Gidon Kremer violin
Daniil Grishin viola
Giedrė Dirvanauskaitė violoncello
Daniil Trifonov piano
Recorded November 2012 and July 2013 in Neuhardenberg (opp. 42, 48, and 98) and Lockenhaus (opp. 46, 126)
Engineers: Peter Laenger and Stephan Schellmann
Album produced by Manfred Eicher
The name Mieczysław Weinberg (1919-1996) may not be as well known as that of his dear friend Dmitri Shostakovich, but the music he penned is at last receiving overdue attention. As Wolfgang Sandner suggests in his liner notes for this ECM conspectus, the Polish-born, Russia-based composer’s obscurity has perhaps less to do with his toeing of the party line (as the great Soviet composers were wont to do) and more to do with his optimism. Although this risks painting Shostakovich with a pessimistic brush, it makes a salient point on the marketing potential of the tormented soul. Whatever the reasons for Weinberg’s lesser reputation, we can marvel at this recording’s confirmation of his compositional acumen.
No piece could be more indicative of Weinberg’s gifts than the Sonata No. 3 for violin solo. Written in 1979, his Opus 126 is a masterpiece that, despite sounding more like Bartók or Hindemith, belongs right alongside Bach’s Sonatas and Partitas for the same instrument. Declamatory without being exclamatory and ideally suited to violinist Gidon Kremer’s style, it sings, full-throated, through a checkering of rustic and urban climates and achieves its cohesion by way of staggered exposition. Each section of the larger structure lends insight into the composer’s mind, corners of which may be quiet and melodic, while others may revel in an idyllic folk dance or two, and all of it leading to the ladder of harmonics, pizzicati, and whispers with which the piece closes.
The String Trio, Op. 48 of 1950, is an intriguing follow-up, not least for its relatively academic Andante, which is sandwiched by two far more mature reckonings. Yet musicians—Kremer, along with violist Daniil Grishin and cellist Giedrė Dirvanauskaitė—make spirited work of even the occasional pedantic bar, so that any playfulness beneath the seriousness of this early work is fully present by way of an intensely lyrical core. If anything, Weinberg’s youth in this instance is sometimes betrayed by a lack of subtlety, although its historical significance outweighs any such paltry concerns. On the other hand, Kremer and pianist Daniil Trifonov give vibrant account of the 1949 Sonatina, Op. 46. This far more distinctive triptych opens with a warped dance (the light steps of which are beautifully emphasized by the duo), moves on to an organic Lento (which, compared to the aforementioned Andante, allows the instruments to breathe), and finishes with an interpolated Allegro.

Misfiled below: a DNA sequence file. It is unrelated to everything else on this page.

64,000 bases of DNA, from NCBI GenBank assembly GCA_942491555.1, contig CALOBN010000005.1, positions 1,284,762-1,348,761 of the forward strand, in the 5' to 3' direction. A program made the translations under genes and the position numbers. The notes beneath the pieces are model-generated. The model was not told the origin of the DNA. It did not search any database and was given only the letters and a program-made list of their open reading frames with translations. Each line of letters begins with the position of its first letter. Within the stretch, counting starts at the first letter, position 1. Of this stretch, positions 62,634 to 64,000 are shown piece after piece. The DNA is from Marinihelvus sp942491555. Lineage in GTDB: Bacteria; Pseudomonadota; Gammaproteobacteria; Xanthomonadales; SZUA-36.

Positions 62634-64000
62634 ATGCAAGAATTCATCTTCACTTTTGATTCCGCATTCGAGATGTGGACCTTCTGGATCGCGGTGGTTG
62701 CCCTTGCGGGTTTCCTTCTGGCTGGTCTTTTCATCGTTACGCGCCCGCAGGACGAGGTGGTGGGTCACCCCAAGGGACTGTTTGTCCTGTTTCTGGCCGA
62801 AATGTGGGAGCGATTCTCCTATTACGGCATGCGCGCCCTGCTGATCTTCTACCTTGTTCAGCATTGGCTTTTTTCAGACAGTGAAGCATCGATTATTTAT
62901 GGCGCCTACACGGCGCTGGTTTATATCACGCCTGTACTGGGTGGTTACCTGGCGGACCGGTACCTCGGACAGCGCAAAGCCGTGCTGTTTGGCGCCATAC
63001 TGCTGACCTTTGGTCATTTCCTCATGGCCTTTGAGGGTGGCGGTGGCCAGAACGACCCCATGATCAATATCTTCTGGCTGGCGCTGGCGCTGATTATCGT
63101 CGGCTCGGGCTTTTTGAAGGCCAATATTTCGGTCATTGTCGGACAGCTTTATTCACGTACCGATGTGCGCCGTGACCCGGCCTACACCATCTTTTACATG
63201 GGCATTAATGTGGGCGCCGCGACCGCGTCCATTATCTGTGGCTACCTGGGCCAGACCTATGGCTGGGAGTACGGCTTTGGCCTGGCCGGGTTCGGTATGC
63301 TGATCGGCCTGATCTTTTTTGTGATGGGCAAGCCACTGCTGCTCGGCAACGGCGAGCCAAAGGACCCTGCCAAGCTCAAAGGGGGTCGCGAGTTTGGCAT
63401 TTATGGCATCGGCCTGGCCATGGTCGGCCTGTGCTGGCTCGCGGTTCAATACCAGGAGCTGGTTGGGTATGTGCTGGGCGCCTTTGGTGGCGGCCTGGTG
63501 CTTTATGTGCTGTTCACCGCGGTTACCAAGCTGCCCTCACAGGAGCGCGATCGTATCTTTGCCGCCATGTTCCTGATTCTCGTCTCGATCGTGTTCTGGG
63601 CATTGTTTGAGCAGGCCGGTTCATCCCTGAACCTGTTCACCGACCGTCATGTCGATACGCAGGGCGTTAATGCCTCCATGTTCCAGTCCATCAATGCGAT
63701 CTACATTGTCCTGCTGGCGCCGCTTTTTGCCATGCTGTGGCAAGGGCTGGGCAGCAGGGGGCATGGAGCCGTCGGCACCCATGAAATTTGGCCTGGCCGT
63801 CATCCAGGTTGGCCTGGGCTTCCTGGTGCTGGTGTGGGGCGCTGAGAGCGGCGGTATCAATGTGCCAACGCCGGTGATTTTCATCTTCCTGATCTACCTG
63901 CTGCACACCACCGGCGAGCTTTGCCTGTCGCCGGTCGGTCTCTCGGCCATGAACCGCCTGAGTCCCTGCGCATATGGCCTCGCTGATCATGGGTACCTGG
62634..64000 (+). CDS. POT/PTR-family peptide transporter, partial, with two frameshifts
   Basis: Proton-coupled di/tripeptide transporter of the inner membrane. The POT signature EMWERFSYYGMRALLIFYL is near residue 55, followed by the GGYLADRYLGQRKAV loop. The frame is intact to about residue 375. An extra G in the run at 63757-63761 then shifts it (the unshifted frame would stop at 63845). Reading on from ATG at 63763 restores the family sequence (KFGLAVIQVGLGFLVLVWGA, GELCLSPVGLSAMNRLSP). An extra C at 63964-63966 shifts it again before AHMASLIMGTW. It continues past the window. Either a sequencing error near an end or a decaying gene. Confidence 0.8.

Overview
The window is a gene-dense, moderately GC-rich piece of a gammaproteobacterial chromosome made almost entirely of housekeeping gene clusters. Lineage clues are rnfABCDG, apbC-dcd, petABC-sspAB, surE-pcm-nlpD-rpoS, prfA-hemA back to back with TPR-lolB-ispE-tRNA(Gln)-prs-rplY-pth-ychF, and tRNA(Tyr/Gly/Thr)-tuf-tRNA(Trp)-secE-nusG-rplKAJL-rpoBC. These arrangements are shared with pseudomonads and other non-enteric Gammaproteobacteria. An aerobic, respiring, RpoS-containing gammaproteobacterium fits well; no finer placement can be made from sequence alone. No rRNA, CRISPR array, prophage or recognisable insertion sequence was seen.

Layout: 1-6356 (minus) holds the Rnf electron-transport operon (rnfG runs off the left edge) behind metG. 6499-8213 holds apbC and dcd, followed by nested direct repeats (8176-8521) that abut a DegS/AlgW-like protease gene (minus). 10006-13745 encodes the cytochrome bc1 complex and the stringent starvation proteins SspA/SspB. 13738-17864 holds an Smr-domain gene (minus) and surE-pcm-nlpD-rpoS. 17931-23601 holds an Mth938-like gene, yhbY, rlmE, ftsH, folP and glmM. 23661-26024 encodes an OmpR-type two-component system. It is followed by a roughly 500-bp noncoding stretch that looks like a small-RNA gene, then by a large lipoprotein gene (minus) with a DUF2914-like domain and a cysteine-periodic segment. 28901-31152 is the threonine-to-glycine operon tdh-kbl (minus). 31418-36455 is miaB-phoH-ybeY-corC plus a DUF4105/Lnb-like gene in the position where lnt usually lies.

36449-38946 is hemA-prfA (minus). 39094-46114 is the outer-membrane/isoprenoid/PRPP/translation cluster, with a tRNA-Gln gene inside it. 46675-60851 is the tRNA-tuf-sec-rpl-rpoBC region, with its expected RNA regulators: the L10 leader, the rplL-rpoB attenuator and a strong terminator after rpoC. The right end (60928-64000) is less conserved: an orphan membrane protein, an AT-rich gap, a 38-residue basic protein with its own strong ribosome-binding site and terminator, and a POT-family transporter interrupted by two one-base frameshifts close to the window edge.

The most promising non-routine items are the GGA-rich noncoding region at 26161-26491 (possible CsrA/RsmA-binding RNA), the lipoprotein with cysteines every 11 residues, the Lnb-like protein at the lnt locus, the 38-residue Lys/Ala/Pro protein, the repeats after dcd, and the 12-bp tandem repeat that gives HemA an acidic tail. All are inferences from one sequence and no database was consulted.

Two larger-scale works complete this two-disc program. The 1948 Concertino for Violin and String Orchestra, Op. 42 is another early example, but is eminently alluring for its romantic inclinations and modernist drive. The steeliness of the opening movement melts from Kremer’s bow, as his Kremerata Baltica provides the cyclical underpinnings of every line. The Lento that follows morphs from cadenza-like solo into shadowy dance, as if obscured by leaves and time. The concluding Allegro begins with muted strings before opening into a pizzicato-led flurry of activity and razor-thin interactions. Yet these delights bow to the program’s pièce de résistance, the Symphony No. 10, Op. 98. What makes this symphony so glorious is its scale: not in terms of vastness but intimacy. Over its five-movement course, we are led through a Neo-Baroque fantasy of exquisite construction. The clearest parallels are to Vivaldi, whose own string symphonies might very well have been on Weinberg’s mind, yet whose final Allegro of the Concerto No. 8 in A minor, RV 522 from L’estro armonico is a particularly vivid reference in the second half of the first movement. The central movements are achingly introspective and feature Kremer in a meta-narrative role throughout. The string writing is just as moving in the buoyant fourth movement, while the mounting consonance of the finale unleashes some percussive playing of instrument bodies and a threnody-like conclusion.
Integral to Weinberg’s music is its integrity, to which the Kremerata Baltica and charismatic leader attend with unflagging dedication. Not only do we feel the chasm of history yielding these forgotten treasures; we also understand the value of their latent exposure. This recording is a gift, and it deserves to be accordingly unwrapped.